The first time I heard about Delft was when watching the movie “The Girl With the Pearl Earing” before I even knew who Vermeer, his painting or the city was. And that’s how we got introduced! From that moment on I knew that if I would ever be in the neighborhood I would definitely pop in.
What makes Delft so special? Not only it is world famous for its royal delft blue (yes! it has a shade of color named after it) and its blue and white ceramics ( “Delftware” ) but it is one of the prettiest little towns the Netherlands has to offer. And did I mention that it’s just one hour away from Amsterdam or 10-30 minutes from The Hague (depending if you take the train or the tram)? Yes! This is the best day trip to be made in The Netherlands!
If there is one thing which I love about Delft it’s how compact it is. You can traverse the Old Town in 15 minutes but truth be told this cannot be done since everywhere you look it’s so pretty that you would like to take a picture of everything. The best way to see the city is for sure walking without a map.
Just make your way from the train station straight ahead until you reach the Oude Delft canal and you are in Old Town.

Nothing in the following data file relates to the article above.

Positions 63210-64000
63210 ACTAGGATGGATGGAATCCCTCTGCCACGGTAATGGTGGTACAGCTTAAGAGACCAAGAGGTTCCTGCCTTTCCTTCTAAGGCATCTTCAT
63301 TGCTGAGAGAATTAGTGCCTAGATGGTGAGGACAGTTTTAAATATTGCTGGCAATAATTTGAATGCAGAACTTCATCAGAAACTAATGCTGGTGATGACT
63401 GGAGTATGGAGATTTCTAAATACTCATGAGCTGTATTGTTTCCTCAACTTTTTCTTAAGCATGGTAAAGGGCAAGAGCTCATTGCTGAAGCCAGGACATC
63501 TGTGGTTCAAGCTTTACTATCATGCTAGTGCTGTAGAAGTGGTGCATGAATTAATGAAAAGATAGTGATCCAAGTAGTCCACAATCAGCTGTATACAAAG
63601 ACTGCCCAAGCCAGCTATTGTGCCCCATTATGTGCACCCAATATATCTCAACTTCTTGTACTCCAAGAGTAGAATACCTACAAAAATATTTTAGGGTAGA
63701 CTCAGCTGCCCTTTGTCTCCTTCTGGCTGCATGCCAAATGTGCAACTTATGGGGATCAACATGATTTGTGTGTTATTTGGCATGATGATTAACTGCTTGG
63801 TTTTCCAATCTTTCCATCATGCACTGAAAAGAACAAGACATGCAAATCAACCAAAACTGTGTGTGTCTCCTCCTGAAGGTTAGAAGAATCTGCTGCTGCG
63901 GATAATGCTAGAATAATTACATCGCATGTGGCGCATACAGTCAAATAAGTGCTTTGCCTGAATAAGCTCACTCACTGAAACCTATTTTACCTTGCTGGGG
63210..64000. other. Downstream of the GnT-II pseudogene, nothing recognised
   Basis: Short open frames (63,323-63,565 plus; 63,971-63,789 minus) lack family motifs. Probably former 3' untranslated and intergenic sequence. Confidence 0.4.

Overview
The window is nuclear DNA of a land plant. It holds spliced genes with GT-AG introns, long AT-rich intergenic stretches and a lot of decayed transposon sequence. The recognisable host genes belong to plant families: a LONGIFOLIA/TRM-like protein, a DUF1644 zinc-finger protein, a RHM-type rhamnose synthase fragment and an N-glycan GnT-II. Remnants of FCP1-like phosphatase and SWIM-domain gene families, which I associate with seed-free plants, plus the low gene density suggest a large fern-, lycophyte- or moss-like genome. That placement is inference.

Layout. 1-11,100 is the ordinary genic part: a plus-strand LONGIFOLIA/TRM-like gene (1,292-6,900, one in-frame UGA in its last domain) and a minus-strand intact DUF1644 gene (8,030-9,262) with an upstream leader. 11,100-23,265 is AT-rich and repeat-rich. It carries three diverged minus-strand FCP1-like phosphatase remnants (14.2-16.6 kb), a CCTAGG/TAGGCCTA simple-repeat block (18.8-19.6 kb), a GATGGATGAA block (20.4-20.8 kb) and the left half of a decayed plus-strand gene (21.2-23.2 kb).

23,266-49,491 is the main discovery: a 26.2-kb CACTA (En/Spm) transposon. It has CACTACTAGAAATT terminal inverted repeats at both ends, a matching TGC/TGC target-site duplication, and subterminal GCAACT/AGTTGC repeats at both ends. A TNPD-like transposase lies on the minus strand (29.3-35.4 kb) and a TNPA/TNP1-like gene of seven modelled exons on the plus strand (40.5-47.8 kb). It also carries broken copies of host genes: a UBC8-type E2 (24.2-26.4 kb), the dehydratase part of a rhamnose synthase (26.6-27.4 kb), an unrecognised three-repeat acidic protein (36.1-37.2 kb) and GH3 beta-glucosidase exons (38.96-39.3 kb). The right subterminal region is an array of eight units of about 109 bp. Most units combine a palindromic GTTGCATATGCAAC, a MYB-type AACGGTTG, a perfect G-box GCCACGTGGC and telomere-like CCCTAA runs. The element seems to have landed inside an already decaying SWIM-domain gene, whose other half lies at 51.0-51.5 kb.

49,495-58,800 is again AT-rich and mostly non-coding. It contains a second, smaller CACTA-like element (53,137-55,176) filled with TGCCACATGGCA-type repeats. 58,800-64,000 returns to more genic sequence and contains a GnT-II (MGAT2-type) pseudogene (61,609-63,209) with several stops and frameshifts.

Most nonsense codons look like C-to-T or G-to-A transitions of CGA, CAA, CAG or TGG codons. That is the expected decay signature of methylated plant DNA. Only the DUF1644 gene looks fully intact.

From here, just another 2 minutes away, you can find the Delft Market Square with the Delft City Hall and the New Church Delft, which gave me a bit of anxiety. The reason being that we are supposed to practice social distancing and to keep a 1.5 meters distance and that market was packed. People were conducting their daily business and there was so much street food which smelled so delicious that I almost went for it.
Instead I found Beestenmarkt which felt like such an escape. In the early morning the cafes were just opening up and the trees were rustling in the wind. It really felt like a blissful autumn morning.
Since I was sort of close by I decided to go to Oostport as well. This is the last gate from the medieval defending walls which is still standing. It was actually nice to see how the canals operate as I had to wait several minutes and boats to pass so that the bridge could be lowered again.
From that moment I just started to wander in the streets and enjoy all the narrow paved alleys and bridges. No matter where I turned I just wanted to capture it.
My last stop was the Delft Old Church which, as it happens, was my first stop as well. The Old Church was built in 1246 and it is also called in Dutch the “Oude Jan” or the “Scheve Jan,” which means the Old Jan or the Crooked Jan. And the reason why it’s called crooked is, well, because it is crooked. It is quite visible from outside. The building was secured in 2018 so now it’s less so, but the tilt is still there.
Dear Delft, thank you for hosting me and allowing me to enjoy your prettiness. Until next time!